“The unreal tight chicane with high curbs, (AKA The Chassis bender and Axle claimer) was not a fan by the drivers and mechanics.”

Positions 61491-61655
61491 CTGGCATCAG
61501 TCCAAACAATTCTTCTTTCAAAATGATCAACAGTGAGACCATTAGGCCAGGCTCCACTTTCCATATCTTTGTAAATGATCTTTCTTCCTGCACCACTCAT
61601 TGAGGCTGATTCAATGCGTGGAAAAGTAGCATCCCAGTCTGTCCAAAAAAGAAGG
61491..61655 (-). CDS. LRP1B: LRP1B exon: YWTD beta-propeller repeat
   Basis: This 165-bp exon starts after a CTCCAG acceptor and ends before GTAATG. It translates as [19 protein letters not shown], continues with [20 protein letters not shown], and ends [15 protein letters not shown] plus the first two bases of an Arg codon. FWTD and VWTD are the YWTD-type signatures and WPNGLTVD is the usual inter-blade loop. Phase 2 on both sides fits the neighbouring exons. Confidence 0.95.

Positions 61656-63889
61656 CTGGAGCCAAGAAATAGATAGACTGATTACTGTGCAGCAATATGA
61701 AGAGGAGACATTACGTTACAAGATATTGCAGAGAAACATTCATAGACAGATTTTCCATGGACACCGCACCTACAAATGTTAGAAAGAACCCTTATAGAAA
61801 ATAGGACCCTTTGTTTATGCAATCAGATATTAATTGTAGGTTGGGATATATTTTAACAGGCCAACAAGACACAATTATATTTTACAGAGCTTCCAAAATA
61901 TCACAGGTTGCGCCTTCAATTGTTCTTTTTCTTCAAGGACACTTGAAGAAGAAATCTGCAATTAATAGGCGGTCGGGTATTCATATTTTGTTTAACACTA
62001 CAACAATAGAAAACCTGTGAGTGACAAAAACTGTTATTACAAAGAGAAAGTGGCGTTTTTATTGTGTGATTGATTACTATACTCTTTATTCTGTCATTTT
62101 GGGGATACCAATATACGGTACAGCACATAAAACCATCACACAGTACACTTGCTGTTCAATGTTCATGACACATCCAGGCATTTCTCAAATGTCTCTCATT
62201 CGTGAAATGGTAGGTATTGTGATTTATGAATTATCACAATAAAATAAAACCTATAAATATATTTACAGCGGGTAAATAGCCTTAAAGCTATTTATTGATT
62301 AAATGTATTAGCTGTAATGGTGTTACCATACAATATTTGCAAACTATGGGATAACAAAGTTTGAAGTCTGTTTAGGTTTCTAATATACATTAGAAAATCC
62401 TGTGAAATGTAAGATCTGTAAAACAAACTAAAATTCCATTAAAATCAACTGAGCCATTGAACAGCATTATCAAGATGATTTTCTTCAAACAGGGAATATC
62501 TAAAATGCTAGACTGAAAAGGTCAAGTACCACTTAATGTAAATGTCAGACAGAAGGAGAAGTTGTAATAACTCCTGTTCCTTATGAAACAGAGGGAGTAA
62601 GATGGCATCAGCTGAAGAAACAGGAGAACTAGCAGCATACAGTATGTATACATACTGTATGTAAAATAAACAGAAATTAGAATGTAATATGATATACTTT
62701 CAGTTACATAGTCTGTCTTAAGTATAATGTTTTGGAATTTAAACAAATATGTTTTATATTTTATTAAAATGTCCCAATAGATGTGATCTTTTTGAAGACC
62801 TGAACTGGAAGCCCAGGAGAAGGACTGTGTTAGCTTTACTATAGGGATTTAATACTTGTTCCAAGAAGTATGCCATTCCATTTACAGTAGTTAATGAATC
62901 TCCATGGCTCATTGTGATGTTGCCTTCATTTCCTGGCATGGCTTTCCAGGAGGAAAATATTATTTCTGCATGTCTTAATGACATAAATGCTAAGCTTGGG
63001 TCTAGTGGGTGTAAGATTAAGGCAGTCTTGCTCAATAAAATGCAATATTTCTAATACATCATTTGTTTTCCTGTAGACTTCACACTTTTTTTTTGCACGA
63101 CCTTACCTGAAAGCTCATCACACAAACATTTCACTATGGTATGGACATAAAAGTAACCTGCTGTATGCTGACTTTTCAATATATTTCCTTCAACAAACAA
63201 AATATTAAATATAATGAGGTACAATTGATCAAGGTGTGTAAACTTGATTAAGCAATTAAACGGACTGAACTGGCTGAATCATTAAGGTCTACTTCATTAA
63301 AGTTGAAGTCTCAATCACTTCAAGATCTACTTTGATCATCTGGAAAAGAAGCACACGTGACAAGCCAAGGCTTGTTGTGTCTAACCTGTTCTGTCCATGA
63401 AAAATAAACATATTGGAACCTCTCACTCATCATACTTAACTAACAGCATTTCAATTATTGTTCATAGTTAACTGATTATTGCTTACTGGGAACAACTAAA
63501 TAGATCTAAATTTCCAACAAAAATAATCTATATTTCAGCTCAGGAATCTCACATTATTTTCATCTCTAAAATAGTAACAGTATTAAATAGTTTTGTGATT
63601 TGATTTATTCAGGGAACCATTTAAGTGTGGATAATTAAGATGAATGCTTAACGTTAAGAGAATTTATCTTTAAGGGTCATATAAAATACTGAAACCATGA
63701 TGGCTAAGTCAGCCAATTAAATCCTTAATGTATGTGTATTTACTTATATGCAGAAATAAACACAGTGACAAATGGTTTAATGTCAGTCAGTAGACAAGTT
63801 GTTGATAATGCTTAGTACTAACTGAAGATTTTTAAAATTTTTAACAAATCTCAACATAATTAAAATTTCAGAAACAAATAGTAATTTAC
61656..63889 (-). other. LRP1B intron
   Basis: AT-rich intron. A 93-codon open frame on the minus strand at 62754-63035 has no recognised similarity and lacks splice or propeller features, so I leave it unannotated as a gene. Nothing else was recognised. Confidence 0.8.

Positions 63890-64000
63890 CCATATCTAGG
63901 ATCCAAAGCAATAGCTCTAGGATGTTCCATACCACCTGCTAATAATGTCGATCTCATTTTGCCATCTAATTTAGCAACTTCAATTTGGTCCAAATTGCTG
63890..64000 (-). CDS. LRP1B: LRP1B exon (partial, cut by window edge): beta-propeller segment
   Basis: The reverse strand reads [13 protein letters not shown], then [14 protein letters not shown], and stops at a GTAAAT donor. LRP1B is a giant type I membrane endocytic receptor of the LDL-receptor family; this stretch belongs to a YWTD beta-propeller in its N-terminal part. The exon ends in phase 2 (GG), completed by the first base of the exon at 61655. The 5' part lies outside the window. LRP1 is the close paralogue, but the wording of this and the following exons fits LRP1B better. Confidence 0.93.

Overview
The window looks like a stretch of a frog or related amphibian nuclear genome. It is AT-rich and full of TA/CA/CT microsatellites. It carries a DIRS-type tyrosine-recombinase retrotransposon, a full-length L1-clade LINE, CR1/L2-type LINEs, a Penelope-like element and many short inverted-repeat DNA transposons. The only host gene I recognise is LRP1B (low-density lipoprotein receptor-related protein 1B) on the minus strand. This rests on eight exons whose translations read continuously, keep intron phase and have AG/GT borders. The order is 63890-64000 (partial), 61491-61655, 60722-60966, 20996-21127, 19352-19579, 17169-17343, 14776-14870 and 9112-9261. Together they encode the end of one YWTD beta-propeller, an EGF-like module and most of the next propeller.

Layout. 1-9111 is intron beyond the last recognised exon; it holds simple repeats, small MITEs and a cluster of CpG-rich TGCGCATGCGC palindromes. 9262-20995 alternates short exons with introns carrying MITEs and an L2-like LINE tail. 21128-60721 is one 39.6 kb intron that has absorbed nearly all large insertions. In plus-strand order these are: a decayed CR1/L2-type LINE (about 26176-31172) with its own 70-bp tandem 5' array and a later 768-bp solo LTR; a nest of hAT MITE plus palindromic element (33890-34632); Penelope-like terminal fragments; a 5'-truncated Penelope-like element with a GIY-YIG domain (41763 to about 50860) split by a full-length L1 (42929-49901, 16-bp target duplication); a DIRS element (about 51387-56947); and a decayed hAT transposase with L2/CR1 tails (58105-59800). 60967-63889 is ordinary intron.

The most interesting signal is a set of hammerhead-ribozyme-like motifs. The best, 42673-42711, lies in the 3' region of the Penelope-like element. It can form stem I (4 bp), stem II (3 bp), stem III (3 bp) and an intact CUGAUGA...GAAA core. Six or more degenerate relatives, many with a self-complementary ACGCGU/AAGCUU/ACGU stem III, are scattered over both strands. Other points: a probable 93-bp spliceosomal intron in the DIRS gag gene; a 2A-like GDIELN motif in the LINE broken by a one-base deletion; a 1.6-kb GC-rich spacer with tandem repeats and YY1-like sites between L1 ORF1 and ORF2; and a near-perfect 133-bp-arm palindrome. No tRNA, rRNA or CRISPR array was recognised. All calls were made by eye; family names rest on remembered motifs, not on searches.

It was finally time to hit the track. Before I was even able to start my first session we were already an hour behind schedule. The cadets were a problem on this track, they caused a red flag nearly every session. I realized right off the bat in my first few laps that there was no room for error on this track! The driver who could push the hardest, drive the closest to the barriers and sit on the unforgiving edge for the longest would be the winner. We would only have four sessions of practice so I needed to make every lap count. I forgot about the barriers and pushed immediately resulting in a satisfactory result, a time clearing the field by 1.5 seconds in the first session. As the other drivers lapped and became comfortable with the walls, the margin began to decrease as expected. Session 3 was the first of the timed sessions. I had a problem with the motor mount and the engine began to slide backwards, resulting in my chain flying off twice in the 10 min session. Luckily I had time to put the chain back on and still do a couple of hot laps, I clocked in at third position 0.068 tenths off of pole. The grid was tight! In the fourth and final timed session, we put on a new set of tires and I went for it, treating it as a qualifying session. I pushed a bit too hard and just nipped the curb in the chicane with my rear tire resulting in a bent axle. A lap later the vibration was so great that it threw the chain mid corner, leaving poor Travis Lowe nowhere to go but to drive all up and over on me, finishing both of our sessions.